Conlang SUPERL by US Coast Guard Linguists
|From:||Jay Bowks <jjbowks@...>|
|Date:||Saturday, November 6, 1999, 14:46|
Here's a blast from the past...
Conlang SUPERL an article from 1991
Amazing what a crew of US Coast Guard
Linguists can accoplish... be all that you
can be... oh, that's the Army isn't it? Oh well :-)))
Dat: Thu, 25 Jul 91 12:14 EDT
Fro: Ronald Hale-Evans (apple!binah.cc.brandeis.edu!EVANS)
Charles E. Elliott
Your request for information [writes Lt. Comdr. Boethius C. Heminstitch,
the Public Relations Officer of the division of Unusual Languages of the
U.S. Coast Guard] about SUPERL has been forwarded to me. I hope that you
will not take offense because I have not used SUPERL in this letter; it has
been a long-standing policy of this office to answer all requests in the
language of the request.
As you probably already know, SUPERL is a language devised to replace all
of the so-called natural languages. It is streamlined and rationally
designed and has every advantage over the "natural" languages.
SUPERL was developed by a team of U.S. Coast Guard linguists on an
abandoned oil rig off Santa Barbara. The Coast Guard sponsored this
research and development project for obvious reasons having to do with
interservice funding. The project stretched over a period of six months and
resulted in Coast Guard handbooks in SUPERL Grammar, SUPERL Phonology, and
SUPERL Readers I and II. At present an exhaustive SUPERL Dictionary is
under preparation. Over five hundred centers for teaching SUPERL have been
established, and it is already the official language of several government
The advantages of SUPERL are many. Using it, speakers may talk directly in
mathematics, physics, chemistry, spherical trigonometry, and anthropology,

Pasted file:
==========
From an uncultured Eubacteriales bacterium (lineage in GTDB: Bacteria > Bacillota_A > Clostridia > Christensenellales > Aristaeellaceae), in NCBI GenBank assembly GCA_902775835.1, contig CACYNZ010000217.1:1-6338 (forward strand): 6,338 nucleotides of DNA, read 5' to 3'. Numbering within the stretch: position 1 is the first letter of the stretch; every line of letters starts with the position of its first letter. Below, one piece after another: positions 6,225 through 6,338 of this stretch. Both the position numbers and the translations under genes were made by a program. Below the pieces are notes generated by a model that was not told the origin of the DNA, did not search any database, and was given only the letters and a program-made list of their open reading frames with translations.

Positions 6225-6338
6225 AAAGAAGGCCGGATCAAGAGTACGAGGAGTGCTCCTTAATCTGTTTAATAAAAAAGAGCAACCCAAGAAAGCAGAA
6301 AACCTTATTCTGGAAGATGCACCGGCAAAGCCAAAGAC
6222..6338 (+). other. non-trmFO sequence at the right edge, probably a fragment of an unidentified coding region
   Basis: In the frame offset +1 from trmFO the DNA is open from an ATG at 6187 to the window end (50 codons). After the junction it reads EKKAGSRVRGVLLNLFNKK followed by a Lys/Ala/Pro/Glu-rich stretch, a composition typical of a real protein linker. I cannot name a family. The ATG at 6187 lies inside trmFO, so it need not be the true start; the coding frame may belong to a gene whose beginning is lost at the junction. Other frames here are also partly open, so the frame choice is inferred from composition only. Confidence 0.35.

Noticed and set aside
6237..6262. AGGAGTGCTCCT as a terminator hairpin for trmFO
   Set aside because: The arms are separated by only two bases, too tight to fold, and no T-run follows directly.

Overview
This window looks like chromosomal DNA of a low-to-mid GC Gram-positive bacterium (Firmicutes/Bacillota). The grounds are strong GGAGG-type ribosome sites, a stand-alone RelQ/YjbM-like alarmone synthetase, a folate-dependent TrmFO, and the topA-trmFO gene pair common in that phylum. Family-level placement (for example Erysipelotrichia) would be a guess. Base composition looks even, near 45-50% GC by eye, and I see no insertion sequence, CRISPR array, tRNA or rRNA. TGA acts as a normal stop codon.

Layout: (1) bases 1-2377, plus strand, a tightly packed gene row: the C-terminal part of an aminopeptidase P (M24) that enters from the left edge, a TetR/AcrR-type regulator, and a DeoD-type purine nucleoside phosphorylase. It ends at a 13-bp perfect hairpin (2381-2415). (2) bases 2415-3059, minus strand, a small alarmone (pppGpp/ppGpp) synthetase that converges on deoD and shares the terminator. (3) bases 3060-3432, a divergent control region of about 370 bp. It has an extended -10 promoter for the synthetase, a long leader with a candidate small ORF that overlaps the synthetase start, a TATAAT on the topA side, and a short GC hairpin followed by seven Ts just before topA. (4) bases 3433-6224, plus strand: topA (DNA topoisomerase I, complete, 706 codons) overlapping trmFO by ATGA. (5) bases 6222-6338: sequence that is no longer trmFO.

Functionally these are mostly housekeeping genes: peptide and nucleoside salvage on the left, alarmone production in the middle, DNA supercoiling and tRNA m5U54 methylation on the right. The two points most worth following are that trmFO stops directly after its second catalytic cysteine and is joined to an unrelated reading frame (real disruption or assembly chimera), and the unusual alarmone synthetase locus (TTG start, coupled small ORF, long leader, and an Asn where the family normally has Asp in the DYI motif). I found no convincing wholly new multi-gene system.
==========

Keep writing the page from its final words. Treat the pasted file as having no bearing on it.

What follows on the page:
without the necessity of an intervening language. It of course makes direct
conversion of the foot-pound-Fahrenheit system to the metric-Celsius
system, thus relieving users of laborious and time-consuming computations.
In its binary mode, SUPERL may be used directly with computers, bypassing
any computer languages. With SUPERL a thesaurus is unnecessary: an
alphabetical listing *is* a thesaurus. The real relationships of concepts
are phonologically represented, and the unwholesome arbitrariness of
phonetic symbolization is done away with.
The articulation of SUPERL involves many facial muscles, so that it is
impossible to say something illogical in SUPERL without at least a weak
smile. Blatant absurdities result in broad grins and repeated winks.
However, while these are major advantages, they might be built into
"natural" languages. SUPERL has, in addition, two characteristics that no
"natural" language has: truth and compactness.
Grammatical utterances in SUPERL are always *true*. Thus, new truths about
the universe can be discovered by babbling. This has obvious advantages.
Speakers of SUPERL have at their tongue tip (so to speak) the combined
knowledge of mankind, and, what is more, all the facts about the universe
they will ever need. The Coast Guard is presently exploiting this
characteristic in a unique project. Thirty garrulous people have been
gathered in our laboratory in Peoria and instructed to talk about whatever
interests them. What they say is recorded and will be compiled into the
SUPERL Encyclopedia. We modestly hope that ultimately this will be the
Ultimate Compendium of All Knowledge. If it is ever declassified it may
prove of interest to scholars and teachers.
The grammar of SUPERL is equipped for many uses. For example, history can
be recounted using the past perfect. Count nouns are used for the nobility,
and there are mass nouns for the people. And not only does it have a